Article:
Both boats are constructed in his garages, which additionally house his construction tools, machinery and materials. Buddy begins the process by initially contacting a company out of California named Glen-L that offers more than 300 boat design plans for review and purchase. He indicates that the site also offers a Boat Builder Forum, which allows boat enthusiasts from around the world to converse, share tips and experiences, problem-solve and learn of successful outcomes.

Buddy selects a plan and then modifies it to suit his purposes. The majority of the plans are schematics that would take an engineer to decipher. With plans in hand, he surveys his materials and decides what he will need to begin construction. Buddy keeps a healthy inventory of African and Philippine mahogany in varying sizes and widths. He prefers to use solid sheets of wood for the panels (as opposed to thin strips) which are bordered with thin strips of mahogany or oak to define the various lines on the stern and bow. Buddy takes a nonchalant attitude about making mistakes while using the valuable wood. “When I make a mistake, I say to myself, it’s just a piece of wood and can be recycled for another purpose.” Instead of stressing out, he just searches his inventory for another piece that will work and continues construction. 

Traditionally, the Zip is built upside down on a frame until the hull is finished. When Buddy painstakingly secures the panels to form the bottom of the hull, initially he uses inexpensive screws to fasten the two sides together. He then goes back and substitutes bronze screws for the inexpensive ones. He acquires the steering wheel and gauges from marine suppliers when he can find them. The wooden seating bench for two is padded and covered by white leather obtained in Tennessee. 

In order to maintain vintage integrity, Buddy fitted the Zip runabout with a 50-year-old motor. His preference is an outboard Mercury, similar to the engine his parents gave him when he was 16 years old. As the availability of these vintage engines is rare and their operation fickle, he entrusts the remanufacturing of his engines to Walt Slominski, a friend and expert boat racer in the Chapin Lake Murray area. Walt’s expertise in working with old “Mercs” ensures reliability and consistency, and the motors look as if they have just come from a showroom. The power of these engines normally ranges from 50 to 85 horsepower.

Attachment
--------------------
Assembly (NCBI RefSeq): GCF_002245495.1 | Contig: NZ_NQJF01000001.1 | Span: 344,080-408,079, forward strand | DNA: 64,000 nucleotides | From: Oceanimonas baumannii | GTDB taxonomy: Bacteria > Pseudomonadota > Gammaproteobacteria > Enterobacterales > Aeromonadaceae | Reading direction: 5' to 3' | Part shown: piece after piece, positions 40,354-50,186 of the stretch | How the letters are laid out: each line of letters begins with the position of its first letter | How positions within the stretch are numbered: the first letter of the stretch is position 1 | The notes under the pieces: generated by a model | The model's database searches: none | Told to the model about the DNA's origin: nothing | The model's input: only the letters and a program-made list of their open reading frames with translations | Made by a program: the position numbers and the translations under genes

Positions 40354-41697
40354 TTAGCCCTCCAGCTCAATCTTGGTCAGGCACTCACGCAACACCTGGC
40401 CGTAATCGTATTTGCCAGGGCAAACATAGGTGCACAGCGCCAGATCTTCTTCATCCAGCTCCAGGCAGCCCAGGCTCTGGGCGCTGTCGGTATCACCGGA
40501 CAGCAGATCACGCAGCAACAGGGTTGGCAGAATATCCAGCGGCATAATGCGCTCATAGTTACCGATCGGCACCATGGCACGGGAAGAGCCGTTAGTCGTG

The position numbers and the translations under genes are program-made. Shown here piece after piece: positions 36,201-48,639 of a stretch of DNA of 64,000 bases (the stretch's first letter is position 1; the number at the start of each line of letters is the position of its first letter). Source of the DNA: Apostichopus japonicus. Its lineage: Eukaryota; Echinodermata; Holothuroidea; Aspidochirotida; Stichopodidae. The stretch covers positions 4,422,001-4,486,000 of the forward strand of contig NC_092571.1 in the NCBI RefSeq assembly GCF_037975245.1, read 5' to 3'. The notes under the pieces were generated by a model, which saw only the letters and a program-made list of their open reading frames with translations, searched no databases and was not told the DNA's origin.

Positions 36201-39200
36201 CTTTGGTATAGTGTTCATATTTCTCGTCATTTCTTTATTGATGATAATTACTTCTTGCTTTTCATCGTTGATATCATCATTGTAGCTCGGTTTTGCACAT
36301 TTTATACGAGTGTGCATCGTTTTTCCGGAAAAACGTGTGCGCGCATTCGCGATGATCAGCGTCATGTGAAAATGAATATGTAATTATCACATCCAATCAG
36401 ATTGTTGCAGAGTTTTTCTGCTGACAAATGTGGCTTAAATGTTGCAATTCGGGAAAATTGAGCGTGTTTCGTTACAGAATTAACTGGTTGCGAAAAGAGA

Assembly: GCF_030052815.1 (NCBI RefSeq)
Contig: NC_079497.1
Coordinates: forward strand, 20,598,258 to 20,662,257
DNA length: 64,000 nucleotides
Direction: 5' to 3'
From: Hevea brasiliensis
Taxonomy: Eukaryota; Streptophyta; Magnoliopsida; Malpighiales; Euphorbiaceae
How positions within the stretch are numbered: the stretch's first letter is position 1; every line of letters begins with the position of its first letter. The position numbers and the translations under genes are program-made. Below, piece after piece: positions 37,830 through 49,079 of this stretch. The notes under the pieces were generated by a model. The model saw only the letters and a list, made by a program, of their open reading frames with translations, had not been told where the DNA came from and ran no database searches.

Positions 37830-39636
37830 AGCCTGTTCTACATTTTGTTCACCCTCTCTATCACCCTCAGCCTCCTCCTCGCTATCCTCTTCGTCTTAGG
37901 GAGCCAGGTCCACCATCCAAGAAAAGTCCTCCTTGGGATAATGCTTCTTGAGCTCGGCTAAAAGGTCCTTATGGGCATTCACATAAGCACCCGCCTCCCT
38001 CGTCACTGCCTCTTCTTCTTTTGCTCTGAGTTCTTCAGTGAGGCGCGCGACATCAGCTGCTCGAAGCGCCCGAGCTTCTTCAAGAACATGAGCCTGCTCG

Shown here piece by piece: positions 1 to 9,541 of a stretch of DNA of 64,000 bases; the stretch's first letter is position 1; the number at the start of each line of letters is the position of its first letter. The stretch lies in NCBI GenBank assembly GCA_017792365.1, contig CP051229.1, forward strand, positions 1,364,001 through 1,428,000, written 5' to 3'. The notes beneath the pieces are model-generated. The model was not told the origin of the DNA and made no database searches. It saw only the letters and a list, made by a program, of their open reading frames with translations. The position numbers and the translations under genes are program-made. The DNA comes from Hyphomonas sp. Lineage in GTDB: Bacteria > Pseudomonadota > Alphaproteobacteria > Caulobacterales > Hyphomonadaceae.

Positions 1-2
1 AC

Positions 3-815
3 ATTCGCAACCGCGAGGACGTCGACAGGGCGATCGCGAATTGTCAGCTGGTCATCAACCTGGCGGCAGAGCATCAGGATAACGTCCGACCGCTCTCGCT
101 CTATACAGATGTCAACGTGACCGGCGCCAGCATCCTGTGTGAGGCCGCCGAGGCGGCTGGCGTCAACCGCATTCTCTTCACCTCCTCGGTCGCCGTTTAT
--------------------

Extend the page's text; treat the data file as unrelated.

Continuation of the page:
Buddy crafts the boat’s metal plates and brackets himself, using sheets of aluminum he purchases from metal suppliers locally. As to all other hooks and minor metal features, he buys those at marine stores as they are available. He handles every facet of the construction in his large garage “boat factory” among the sheets of wood, aluminum, saws and lathes needed for cutting.

Twenty coats of varnish were hand-applied to Logan’s Run to protect the wood and enhance its natural beauty. The trailer that stabilizes the Logan’s Run for travel was from Hustler Trailer Company in Norris, Tenn. Custom-painted to match the boat, it was purchased through DB Marine in Chapin.

When Logan’s Run was completed in December 2009, and the time for “righting” the craft arrived, Buddy held a “flip the boat” party, inviting neighbors and friends to help. Each participant received a holiday ornament, along with snacks and drinks, making it a fun and social time for everyone. 

“The company I use, Glen-L Marine, is the same one with a boat featured in the CBS drama series called NCIS,” Buddy chuckles. “Jethro Gibbs, the main character, is played by actor Mark Harmon and, coincidentally, is also a retired Marine. He handles naval criminal investigations for his job but builds boats in the basement of his home as his hobby to unwind after a hard day of law enforcement.”